COVID-19: Spike in omicron cases in children could lead to another surge in adults, suggest scientists

Scientists warn that returning to school may increase omicron infections in children and lead to another increase in adults.

The latest results from the REACT-1 study, which is based on nearly 100,000 randomized trials across England, show that the infection rate among primary school-age children was 7.8% – and was increasing – during the 5 to 20 January study period. .

In contrast, infection rates were very low and falling among adults, with those over 75 being the least likely to covid at 2.4%.

Contrasting trends between old and young

Contrasting trends meant that the infection in the population was low at first, but has since begun to reach a level that is still at a high rate.

Professor Crystal Donnelly from the WHO Collaborating Center for Infectious Disease Modeling at Oxford University and one of the researchers said it is not clear how long infection rates in children will continue to rise.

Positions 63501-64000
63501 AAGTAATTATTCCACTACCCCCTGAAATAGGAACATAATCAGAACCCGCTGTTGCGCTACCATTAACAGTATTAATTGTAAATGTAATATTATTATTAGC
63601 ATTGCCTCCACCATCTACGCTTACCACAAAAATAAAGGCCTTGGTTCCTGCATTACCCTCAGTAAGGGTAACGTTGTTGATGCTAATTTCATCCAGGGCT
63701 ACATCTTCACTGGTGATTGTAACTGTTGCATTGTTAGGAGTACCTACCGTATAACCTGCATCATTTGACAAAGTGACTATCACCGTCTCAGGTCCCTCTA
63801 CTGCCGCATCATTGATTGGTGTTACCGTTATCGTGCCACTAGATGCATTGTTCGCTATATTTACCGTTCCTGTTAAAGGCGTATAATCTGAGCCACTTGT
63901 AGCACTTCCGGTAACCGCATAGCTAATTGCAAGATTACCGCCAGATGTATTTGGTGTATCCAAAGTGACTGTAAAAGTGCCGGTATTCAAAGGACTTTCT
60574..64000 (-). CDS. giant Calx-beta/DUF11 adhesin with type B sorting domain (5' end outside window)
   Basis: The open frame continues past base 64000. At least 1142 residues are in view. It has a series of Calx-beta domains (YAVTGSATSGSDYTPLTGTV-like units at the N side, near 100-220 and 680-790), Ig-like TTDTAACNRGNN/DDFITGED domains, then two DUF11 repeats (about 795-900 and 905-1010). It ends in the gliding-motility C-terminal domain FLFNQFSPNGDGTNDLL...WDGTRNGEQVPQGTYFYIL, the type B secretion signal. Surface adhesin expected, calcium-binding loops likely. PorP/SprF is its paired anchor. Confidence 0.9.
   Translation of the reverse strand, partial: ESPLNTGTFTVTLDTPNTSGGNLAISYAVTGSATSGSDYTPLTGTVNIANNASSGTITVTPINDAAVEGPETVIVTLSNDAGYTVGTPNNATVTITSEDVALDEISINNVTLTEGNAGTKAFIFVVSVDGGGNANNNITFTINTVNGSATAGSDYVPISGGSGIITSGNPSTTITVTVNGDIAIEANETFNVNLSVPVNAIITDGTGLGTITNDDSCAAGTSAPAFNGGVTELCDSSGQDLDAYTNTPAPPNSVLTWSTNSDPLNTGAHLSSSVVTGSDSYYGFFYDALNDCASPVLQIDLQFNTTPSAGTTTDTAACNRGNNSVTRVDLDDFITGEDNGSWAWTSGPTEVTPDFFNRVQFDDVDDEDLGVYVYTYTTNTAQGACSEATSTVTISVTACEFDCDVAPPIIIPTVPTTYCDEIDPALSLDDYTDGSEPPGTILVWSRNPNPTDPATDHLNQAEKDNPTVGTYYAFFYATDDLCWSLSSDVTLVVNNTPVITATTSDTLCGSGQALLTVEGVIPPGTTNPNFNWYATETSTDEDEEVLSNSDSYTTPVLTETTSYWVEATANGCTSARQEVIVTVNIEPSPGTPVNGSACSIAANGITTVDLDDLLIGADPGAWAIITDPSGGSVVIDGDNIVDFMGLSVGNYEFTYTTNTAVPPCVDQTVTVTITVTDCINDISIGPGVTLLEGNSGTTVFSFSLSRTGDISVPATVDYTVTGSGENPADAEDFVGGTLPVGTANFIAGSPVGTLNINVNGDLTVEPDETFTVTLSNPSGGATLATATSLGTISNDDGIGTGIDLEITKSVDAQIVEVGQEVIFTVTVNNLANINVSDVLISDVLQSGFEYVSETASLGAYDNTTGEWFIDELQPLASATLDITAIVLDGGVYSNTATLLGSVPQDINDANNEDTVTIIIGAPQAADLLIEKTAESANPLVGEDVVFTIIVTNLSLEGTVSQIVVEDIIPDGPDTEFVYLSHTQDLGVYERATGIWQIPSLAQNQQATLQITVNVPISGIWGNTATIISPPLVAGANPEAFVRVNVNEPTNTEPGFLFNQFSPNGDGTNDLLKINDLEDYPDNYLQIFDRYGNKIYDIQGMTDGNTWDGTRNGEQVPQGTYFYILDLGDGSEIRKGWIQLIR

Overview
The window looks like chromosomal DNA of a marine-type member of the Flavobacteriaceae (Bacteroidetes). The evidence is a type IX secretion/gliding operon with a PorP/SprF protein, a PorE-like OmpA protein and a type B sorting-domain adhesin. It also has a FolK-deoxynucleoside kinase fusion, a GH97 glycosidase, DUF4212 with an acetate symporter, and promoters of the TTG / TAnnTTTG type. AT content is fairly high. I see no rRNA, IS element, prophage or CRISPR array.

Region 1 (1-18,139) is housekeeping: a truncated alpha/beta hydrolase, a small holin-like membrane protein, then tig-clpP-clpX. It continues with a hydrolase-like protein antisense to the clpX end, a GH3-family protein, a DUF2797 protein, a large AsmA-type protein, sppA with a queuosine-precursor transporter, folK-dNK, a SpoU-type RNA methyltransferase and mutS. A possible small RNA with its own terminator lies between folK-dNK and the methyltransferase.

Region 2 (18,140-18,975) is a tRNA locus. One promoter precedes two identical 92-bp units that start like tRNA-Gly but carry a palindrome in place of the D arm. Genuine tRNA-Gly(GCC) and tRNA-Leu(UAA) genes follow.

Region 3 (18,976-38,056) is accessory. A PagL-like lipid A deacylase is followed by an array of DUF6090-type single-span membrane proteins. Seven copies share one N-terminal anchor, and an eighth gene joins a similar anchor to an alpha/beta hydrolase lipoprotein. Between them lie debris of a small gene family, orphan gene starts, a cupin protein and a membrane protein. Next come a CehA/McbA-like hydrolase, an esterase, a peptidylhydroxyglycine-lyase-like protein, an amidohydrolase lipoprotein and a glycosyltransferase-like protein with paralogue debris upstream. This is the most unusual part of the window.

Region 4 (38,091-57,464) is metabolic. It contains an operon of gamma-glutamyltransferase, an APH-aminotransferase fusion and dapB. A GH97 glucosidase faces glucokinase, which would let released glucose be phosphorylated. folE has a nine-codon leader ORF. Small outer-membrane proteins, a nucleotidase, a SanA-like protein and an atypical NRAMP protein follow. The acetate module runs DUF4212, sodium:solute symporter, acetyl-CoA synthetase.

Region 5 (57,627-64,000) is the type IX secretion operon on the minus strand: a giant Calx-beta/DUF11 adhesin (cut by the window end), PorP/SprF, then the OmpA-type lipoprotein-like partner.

“With a child who attends school, this is a potential risk factor for the rest of the family.

“But there has already been a lot of transmission among adults as well as a lot of vaccinations.

“So we will see[high infection rates]play out in children and then potentially people who come into contact with them are also at risk.”

Omicron’s surge in children delays Christmas break

Researchers say children were more likely to be infected with Delta before Christmas than Omicron. But the new version has now spread to all age groups.

Prof Donnelly said the festive holiday disrupted normal behavior patterns, with adults who were working from home, had more social interactions, but were not in school because of fewer children.

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This can also be a reason for delayed growth in children.

“They seem to adjust to adults,” she said.

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How accurate is the data?

The reduction in cases followed recently leveling up like a hockey stick – reflecting the trend of daily reported cases on the government dashboard.

There was concern that the massive testing system and then the change in PCR testing rules had made the daily figures unreliable.

But Professor Paul Elliott, director of the RECT program at Imperial College London, said the infection rates found in the study “match fairly closely”, although recent data is inconclusive.


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